Do You Feel Victimized by an Adulterous Spouse?
Before Moving into Forgiveness, Maybe It’s Time to Get Angry!
By: Brian M Murray, M.S.
“When we are no longer able to change a situation, we are challenged to change ourselves.”
― Viktor E. Frankl
― Viktor E. Frankl
Is it possible to be overly forgiving of another person? For example, when another person does something in a marriage, such as adultery and then running off with the adulterer, at what point does the person who is left behind stop thinking of themselves as a victim of circumstances? Often times we hear stories about how a long time marriage ends with a spouse running off with a lover. The other spouse is left feeling abandoned, destroyed and reeling with all kinds of emotions and questions. Sometimes the person left behind will somehow hold themselves responsible for the decision the other person has made to run off.
There are a couple of dynamics going on with a scenario like this. If the the spouse who has been betrayed feels responsible then guilt is at play over what has happened. There must have been something they did that caused the other person to do this. The reality of the situation is the spouse who ran off did so as a result of a decision and choice they made on their own. It had nothing to do with the other spouse as they were not included in the decision making process. Sometimes a spouse will announce their leaving but this is about the type who suddenly and abruptly takes off. This type of story as it unfolds often and quickly becomes evident that a plan has been in the making for months.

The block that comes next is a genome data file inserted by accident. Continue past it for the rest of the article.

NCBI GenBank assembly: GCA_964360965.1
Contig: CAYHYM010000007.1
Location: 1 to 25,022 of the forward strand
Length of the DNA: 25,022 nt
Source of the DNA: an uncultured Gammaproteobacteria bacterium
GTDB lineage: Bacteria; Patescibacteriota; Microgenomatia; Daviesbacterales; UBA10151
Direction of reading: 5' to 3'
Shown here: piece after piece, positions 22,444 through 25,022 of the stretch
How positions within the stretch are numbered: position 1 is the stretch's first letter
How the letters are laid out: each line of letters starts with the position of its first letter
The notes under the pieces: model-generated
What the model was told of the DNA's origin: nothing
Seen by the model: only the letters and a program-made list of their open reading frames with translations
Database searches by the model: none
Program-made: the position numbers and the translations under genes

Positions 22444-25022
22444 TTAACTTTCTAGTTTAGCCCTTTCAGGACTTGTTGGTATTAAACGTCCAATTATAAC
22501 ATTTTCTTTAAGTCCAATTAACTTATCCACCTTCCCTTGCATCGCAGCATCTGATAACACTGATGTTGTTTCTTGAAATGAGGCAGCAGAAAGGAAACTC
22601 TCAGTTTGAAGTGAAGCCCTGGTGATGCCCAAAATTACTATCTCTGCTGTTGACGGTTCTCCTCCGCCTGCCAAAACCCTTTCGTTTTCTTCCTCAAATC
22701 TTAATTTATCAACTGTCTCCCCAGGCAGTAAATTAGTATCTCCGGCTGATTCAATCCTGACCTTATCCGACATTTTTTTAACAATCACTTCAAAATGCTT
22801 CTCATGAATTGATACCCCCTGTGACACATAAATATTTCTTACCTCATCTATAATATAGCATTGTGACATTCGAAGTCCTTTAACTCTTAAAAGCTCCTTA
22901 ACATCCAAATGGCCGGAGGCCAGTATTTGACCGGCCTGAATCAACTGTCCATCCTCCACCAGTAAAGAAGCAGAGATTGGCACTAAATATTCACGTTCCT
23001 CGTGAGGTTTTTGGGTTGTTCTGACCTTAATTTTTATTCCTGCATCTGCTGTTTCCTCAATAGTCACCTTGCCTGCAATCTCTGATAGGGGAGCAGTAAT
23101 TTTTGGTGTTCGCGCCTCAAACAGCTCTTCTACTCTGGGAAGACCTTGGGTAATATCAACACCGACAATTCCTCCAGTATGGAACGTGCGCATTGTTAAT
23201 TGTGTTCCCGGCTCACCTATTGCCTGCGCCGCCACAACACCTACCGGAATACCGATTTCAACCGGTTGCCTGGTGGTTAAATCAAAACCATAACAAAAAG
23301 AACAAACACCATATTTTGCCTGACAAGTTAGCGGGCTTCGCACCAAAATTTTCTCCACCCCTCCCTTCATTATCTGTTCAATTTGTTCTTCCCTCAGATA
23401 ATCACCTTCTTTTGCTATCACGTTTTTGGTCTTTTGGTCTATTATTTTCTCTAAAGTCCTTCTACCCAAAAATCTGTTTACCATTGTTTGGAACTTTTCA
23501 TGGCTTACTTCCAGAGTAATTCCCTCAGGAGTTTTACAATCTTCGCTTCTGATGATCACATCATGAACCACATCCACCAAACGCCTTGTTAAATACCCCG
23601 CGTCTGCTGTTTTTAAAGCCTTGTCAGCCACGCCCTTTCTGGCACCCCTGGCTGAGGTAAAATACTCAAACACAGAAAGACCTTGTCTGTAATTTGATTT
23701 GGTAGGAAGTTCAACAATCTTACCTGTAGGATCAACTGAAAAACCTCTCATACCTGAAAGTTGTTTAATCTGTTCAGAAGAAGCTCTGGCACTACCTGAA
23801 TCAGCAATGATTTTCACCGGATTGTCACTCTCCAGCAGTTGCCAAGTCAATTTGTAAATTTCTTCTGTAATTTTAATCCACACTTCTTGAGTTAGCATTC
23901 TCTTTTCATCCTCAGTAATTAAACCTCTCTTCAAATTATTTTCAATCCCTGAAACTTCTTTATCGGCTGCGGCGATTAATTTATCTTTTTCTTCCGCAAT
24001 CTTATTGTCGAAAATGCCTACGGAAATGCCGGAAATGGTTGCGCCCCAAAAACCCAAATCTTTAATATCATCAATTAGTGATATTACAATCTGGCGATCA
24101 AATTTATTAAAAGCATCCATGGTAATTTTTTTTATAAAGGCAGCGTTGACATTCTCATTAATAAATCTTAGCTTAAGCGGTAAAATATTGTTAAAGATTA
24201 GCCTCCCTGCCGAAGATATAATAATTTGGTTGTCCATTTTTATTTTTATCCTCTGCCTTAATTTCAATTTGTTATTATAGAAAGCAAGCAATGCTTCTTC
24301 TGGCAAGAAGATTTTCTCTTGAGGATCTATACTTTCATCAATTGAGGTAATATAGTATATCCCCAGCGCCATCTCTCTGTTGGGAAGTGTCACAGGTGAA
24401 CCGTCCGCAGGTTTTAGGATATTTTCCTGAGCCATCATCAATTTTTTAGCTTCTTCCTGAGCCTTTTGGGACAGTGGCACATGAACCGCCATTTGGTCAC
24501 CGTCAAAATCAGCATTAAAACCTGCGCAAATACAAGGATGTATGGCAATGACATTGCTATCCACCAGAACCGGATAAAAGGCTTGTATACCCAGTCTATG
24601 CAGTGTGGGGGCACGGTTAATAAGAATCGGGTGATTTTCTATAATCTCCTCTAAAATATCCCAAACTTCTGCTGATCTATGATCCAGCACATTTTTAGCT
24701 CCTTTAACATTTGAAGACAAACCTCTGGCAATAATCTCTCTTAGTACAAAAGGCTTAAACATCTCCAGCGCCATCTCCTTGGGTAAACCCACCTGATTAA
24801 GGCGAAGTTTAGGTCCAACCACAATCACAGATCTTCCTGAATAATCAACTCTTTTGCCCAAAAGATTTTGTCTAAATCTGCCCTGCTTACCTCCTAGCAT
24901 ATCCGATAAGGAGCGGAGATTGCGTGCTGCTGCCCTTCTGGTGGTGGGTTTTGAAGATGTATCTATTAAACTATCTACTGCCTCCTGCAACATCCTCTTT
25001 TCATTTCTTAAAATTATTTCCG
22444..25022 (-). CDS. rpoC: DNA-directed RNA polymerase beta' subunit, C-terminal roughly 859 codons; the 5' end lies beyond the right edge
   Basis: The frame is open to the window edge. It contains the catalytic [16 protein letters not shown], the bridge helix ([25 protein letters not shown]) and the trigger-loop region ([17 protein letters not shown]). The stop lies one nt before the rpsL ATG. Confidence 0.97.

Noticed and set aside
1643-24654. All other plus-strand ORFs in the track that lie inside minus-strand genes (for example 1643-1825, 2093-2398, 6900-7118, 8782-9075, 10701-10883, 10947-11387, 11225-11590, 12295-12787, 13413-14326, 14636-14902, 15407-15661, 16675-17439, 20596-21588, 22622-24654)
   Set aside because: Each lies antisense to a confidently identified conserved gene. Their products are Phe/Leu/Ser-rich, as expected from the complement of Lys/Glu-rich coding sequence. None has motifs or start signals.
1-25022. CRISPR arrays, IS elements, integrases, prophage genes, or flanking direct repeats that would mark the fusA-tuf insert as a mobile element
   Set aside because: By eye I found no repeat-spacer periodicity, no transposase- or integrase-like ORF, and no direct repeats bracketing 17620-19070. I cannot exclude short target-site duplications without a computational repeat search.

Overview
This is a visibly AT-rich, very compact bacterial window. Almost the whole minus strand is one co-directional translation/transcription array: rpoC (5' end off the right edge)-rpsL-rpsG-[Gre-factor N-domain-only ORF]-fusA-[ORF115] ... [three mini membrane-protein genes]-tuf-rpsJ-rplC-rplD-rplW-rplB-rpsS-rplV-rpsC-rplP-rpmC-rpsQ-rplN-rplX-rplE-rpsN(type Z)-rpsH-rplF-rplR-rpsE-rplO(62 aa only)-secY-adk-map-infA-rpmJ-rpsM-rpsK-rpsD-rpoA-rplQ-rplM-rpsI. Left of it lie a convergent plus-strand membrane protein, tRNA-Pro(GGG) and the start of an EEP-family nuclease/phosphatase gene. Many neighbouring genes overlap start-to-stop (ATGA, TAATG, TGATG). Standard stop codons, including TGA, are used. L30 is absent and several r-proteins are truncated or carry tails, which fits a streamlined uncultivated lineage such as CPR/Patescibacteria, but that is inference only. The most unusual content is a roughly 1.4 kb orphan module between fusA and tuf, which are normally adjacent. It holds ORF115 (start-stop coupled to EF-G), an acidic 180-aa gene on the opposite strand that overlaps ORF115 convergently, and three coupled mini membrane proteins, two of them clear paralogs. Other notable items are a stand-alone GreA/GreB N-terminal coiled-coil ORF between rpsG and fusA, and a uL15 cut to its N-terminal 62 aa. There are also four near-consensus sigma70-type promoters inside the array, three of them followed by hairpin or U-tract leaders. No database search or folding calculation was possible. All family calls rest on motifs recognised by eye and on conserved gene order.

The second dynamic has to do with integrity and character. Integrity is about honesty, values and ethical orientations that indicate a person's morals regarding their lifestyle. When a person's integrity is consistent with their actions and behaviors their character is portrayed actively demonstrating their integrity. When people are saying one thing within the context of a marriage and then abruptly run off with another lover then guess what? The character and integrity of that person is aligned with being an adulterer/adulteress and a liar. They are lying to their spouse while secretly scheming to create another life. It is an inconsistent story both internally and externally. Many cliches refer to this as "living a lie." So, what to do about it?
Problems begin when the person who wants to remain in the marriage tries to forgive the other person and reconcile and their spouse will not. When this happens one of two things can happen. The most common response is emotional pain followed by grieving the loss. Grieving takes time and it will need to run its course. Grieving time is different for everyone and there are multiple stages a person will go through. However, there are times when a person stays stuck in a pattern of wanting to forgive and reconcile to the point that it begins to destroy the person’s life. When this happens often changing the perception of the situation can help greatly.
Getting angry with the cheating spouse can go a long way toward recovery and overcoming self victimization. Anger is also commonly the missing stage in the grieving process that is not being allowed to happen (5 stages of grief: Denial and isolation, anger, bargaining, depression and acceptance). There is nothing wrong with getting angry by recognizing the lack of integrity and the faulty character behavior of a cheating spouse who has run way with their lover.
One last thing to remember, forgiveness is not about accepting the transgressions of others, it about letting go of the power the transgression has over the self. When this occurs, self empowerment returns and life resumes in a new direction.
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